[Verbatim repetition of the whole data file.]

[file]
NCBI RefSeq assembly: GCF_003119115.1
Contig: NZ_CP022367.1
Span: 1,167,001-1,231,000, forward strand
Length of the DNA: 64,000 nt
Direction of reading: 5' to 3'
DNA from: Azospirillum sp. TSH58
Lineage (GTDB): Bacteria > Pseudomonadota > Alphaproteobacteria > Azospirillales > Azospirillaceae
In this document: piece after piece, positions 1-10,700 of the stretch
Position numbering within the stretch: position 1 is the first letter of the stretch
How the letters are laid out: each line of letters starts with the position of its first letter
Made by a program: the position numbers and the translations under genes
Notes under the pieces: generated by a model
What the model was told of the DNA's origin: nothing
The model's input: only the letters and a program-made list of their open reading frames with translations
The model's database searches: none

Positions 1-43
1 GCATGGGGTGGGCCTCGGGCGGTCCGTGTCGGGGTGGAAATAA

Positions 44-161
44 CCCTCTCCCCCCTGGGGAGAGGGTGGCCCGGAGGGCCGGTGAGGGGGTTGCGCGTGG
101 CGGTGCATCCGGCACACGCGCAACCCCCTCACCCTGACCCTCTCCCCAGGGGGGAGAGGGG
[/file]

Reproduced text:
NCBI RefSeq assembly: GCF_003119115.1
Contig: NZ_CP022367.1
Span: 1,167,001-1,231,000, forward strand
Length of the DNA: 64,000 nt
Direction of reading: 5' to 3'
DNA from: Azospirillum sp. TSH58
Lineage (GTDB): Bacteria > Pseudomonadota > Alphaproteobacteria > Azospirillales > Azospirillaceae
In this document: piece after piece, positions 1-10,700 of the stretch
Position numbering within the stretch: position 1 is the first letter of the stretch
How the letters are laid out: each line of letters starts with the position of its first letter
Made by a program: the position numbers and the translations under genes
Notes under the pieces: generated by a model
What the model was told of the DNA's origin: nothing
The model's input: only the letters and a program-made list of their open reading frames with translations
The model's database searches: none

Positions 1-43
1 GCATGGGGTGGGCCTCGGGCGGTCCGTGTCGGGGTGGAAATAA

Positions 44-161
44 CCCTCTCCCCCCTGGGGAGAGGGTGGCCCGGAGGGCCGGTGAGGGGGTTGCGCGTGG
101 CGGTGCATCCGGCACACGCGCAACCCCCTCACCCTGACCCTCTCCCCAGGGGGGAGAGGGG